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Radical (chemo)radiotherapy in oropharyngeal squamous cell carcinoma: Comparison of TNM 7th and 8th staging systems

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F De Felice, T Bird, A Michaelidou, S Thavaraj, E Odell, A Sandison, G Hall, P Morgan, A Lyons, L Cascarini, A Fry, R Oakley, R Simo, J P Jeannon, M Lei, T Guerrero Urbano

Original languageEnglish
Pages (from-to)146-153
Number of pages8
JournalRadiotherapy and oncology : journal of the European Society for Therapeutic Radiology and Oncology
Volume145
Early online date22 Jan 2020
DOIs
Publication statusPublished - Apr 2020

Bibliographical note

Copyright © 2019 Elsevier B.V. All rights reserved.

King's Authors

Abstract

PURPOSE: To evaluate whether the 8th staging system is a better discriminator of overall survival (OS) than the 7th edition for oropharyngeal cancer patients after definitive (chemo)radiotherapy (CRT).

MATERIAL AND METHODS: Data from oropharyngeal cancer patients treated with CRT with curative intent between 2010 and 2016 at Guy's and St Thomas' Hospitals were reviewed. Human papillomavirus (HPV) status was ascertained in all cases. Patients were staged using the 7th edition and the 8th edition TNM staging system. Demographics, tumor characteristics and treatment response data were included in univariate and multivariate analysis for OS. OS and disease-free survival (DFS) were estimated using the Kaplan-Meier method. In addition, a multivariate survival Cox regression analysis of several clinical variables was performed.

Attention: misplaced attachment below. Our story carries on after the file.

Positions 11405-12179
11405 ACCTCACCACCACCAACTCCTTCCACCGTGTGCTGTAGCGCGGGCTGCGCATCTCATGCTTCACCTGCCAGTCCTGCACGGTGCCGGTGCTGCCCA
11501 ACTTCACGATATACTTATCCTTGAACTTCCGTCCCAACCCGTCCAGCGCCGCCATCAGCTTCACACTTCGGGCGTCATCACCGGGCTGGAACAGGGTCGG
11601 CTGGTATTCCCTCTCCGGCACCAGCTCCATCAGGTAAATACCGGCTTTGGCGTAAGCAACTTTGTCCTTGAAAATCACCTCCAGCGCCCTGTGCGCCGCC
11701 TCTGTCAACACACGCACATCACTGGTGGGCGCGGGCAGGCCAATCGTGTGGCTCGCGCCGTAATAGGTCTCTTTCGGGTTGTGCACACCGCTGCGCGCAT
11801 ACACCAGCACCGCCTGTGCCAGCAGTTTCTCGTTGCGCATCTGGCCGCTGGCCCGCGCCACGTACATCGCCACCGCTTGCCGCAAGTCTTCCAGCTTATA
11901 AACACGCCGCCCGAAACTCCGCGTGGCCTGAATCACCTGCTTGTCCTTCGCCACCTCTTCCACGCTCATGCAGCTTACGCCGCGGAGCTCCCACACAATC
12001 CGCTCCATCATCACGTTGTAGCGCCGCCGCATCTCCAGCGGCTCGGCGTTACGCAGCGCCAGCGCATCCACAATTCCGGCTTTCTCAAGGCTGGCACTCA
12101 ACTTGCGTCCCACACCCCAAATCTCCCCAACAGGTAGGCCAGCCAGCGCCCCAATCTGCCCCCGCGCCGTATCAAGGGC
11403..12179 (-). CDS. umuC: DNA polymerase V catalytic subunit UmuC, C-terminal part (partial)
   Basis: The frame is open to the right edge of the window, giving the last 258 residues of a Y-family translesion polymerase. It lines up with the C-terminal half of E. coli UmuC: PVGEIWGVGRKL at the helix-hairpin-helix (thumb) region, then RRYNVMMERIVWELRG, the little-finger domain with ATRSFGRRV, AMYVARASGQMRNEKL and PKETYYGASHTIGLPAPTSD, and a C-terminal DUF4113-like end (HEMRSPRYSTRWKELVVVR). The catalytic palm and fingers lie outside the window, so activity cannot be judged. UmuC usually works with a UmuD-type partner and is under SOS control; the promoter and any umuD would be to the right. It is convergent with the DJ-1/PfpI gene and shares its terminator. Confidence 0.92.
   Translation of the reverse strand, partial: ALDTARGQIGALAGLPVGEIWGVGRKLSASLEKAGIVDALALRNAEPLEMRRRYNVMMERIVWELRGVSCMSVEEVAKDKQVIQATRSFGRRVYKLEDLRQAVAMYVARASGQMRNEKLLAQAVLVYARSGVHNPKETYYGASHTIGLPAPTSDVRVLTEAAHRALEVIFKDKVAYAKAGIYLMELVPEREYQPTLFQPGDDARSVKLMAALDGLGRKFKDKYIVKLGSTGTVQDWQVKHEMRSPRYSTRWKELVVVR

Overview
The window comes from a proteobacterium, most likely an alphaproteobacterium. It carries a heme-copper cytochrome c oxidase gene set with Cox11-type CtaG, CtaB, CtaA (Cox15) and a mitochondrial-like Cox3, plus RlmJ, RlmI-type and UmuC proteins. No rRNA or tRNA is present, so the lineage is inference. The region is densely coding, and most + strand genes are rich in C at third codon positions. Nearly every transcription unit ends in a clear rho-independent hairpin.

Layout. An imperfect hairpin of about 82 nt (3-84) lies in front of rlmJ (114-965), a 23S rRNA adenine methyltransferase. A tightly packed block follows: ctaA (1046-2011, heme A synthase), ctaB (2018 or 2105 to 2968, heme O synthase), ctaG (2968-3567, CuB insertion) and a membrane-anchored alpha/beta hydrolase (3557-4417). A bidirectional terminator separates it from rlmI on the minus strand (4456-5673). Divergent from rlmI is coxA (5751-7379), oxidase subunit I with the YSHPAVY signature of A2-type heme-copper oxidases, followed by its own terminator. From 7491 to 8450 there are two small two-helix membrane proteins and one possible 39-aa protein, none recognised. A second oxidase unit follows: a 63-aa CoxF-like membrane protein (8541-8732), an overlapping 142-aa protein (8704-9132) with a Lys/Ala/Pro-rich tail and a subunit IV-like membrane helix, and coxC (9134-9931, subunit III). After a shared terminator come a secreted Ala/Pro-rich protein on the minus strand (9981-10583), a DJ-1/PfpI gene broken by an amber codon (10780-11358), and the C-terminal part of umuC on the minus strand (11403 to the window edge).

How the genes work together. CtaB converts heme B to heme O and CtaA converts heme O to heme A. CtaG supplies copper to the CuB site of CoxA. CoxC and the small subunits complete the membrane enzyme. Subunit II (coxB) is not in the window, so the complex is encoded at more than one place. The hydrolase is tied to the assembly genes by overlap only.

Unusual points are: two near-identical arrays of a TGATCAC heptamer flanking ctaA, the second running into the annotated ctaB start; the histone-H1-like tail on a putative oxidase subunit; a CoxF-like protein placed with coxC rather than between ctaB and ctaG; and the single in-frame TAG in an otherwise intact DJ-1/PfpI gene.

RESULTS: A total of 273 patients were included. The median follow-up was 4.7 years. Overall 63 patients died. In multivariate analysis, HPV status, complete response at 3 months and ≤21 units/week alcohol were prognostic for OS. For the entire cohort, the 5-year OS and DFS rates were 78.1% (95% confidence interval CI 0.719-0.831) and 73.9% (95% CI 0.677-0.792), respectively. Better stratification of OS and DFS was recorded by 8th edition for the entire cohort. In HPV-positive cases, risk stratification based on tobacco smoking and nodal stage resulted in statistically higher discrimination in OS rates (5-year OS 90.7% in low risk patients and 84.6% in intermediate risk, p = 0.05) and DFS rates (5-year DFS 91.5% in low risk and 76.1% in intermediate risk, p = 0.001).

CONCLUSION: The 8th edition TNM staging system provides better OS stratification in oropharyngeal cancer after definitive CRT compared with the 7th edition. Other clinical variables, such as complete response at 3 months, alcohol and tobacco smoking, should also be considered in future classifications as they provide additional risk stratification information in both HPV-positive and HPV-negative disease.

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